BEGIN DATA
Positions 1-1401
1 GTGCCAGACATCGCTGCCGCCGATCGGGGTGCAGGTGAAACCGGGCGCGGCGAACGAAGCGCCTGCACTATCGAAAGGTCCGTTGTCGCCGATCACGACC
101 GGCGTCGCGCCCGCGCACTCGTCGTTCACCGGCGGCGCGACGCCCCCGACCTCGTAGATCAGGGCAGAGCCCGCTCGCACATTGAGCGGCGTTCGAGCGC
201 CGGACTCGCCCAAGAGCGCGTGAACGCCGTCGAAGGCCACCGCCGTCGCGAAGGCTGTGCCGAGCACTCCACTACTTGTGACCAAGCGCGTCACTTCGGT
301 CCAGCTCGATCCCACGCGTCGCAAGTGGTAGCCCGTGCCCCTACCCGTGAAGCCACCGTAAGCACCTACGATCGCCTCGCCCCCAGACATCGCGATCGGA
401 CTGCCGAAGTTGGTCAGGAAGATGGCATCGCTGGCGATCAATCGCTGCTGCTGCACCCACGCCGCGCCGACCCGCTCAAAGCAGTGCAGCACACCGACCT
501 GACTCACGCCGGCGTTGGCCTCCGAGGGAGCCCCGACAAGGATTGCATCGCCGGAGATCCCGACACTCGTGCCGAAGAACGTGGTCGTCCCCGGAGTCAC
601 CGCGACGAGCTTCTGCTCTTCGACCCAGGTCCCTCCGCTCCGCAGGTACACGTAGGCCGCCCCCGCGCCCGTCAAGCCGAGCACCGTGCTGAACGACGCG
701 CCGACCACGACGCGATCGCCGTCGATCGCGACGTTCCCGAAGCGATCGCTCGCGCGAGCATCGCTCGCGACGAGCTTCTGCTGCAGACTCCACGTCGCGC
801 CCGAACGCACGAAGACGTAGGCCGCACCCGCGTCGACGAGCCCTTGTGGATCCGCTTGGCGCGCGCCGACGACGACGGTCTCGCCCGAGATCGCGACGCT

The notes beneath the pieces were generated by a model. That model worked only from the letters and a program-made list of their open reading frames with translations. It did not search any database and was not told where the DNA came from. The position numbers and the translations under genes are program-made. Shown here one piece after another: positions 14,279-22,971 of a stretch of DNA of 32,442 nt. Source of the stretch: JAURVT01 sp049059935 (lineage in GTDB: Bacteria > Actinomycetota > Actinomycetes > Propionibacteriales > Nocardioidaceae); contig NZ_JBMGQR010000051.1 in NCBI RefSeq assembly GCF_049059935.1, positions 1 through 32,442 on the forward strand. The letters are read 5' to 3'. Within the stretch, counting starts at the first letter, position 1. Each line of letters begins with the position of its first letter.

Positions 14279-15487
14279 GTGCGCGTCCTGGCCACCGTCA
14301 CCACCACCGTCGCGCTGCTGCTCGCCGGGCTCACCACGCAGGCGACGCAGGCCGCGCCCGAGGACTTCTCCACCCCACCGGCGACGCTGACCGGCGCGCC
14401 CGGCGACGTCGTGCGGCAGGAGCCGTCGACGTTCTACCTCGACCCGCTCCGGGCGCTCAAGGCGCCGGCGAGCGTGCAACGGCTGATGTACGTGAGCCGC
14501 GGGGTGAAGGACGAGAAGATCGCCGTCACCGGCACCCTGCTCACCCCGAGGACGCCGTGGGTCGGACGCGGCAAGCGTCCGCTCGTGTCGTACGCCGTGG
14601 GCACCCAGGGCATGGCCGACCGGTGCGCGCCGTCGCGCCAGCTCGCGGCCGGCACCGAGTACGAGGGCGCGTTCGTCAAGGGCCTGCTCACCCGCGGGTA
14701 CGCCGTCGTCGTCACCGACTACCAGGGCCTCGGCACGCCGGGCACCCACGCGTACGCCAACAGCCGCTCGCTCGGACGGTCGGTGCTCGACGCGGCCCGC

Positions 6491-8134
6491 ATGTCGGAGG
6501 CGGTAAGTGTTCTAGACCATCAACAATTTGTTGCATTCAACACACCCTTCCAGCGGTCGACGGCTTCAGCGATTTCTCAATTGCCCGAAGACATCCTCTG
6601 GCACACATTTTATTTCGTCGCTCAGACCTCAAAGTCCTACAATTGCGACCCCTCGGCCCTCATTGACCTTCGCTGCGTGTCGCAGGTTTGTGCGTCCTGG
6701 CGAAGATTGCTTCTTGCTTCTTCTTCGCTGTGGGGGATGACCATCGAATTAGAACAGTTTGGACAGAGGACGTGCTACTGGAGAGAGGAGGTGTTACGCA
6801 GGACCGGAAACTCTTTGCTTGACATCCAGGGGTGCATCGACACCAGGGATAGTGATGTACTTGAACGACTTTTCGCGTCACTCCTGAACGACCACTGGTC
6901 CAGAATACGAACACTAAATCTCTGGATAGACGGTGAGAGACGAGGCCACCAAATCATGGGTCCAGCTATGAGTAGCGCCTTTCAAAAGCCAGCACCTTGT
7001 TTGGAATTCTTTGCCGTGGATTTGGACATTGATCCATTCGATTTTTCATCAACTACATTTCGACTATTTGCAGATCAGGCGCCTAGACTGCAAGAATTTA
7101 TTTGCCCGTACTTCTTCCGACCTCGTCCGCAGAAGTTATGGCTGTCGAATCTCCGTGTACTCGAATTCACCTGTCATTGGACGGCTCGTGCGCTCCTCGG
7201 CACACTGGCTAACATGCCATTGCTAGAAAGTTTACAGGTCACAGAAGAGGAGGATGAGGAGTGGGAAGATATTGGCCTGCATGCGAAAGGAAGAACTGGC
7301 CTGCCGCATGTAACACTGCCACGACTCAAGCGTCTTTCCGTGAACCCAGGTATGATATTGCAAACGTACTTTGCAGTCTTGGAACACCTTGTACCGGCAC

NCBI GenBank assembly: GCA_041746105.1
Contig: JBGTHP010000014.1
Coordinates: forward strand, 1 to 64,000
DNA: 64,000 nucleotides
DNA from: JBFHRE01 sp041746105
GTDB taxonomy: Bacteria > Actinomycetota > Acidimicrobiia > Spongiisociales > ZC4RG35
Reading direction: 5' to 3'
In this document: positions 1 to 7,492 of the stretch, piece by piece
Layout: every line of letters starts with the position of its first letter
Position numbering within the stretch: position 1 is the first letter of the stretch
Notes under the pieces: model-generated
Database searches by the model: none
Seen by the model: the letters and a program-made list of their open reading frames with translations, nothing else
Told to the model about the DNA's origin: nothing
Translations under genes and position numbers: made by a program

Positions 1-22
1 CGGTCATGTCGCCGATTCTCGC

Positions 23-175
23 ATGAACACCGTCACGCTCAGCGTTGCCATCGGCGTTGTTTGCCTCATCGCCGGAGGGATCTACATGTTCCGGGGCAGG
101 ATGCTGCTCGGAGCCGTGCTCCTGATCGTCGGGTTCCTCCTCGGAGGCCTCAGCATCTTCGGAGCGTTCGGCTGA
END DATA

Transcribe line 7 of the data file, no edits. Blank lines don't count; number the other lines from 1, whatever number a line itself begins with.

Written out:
501 GACTCACGCCGGCGTTGGCCTCCGAGGGAGCCCCGACAAGGATTGCATCGCCGGAGATCCCGACACTCGTGCCGAAGAACGTGGTCGTCCCCGGAGTCAC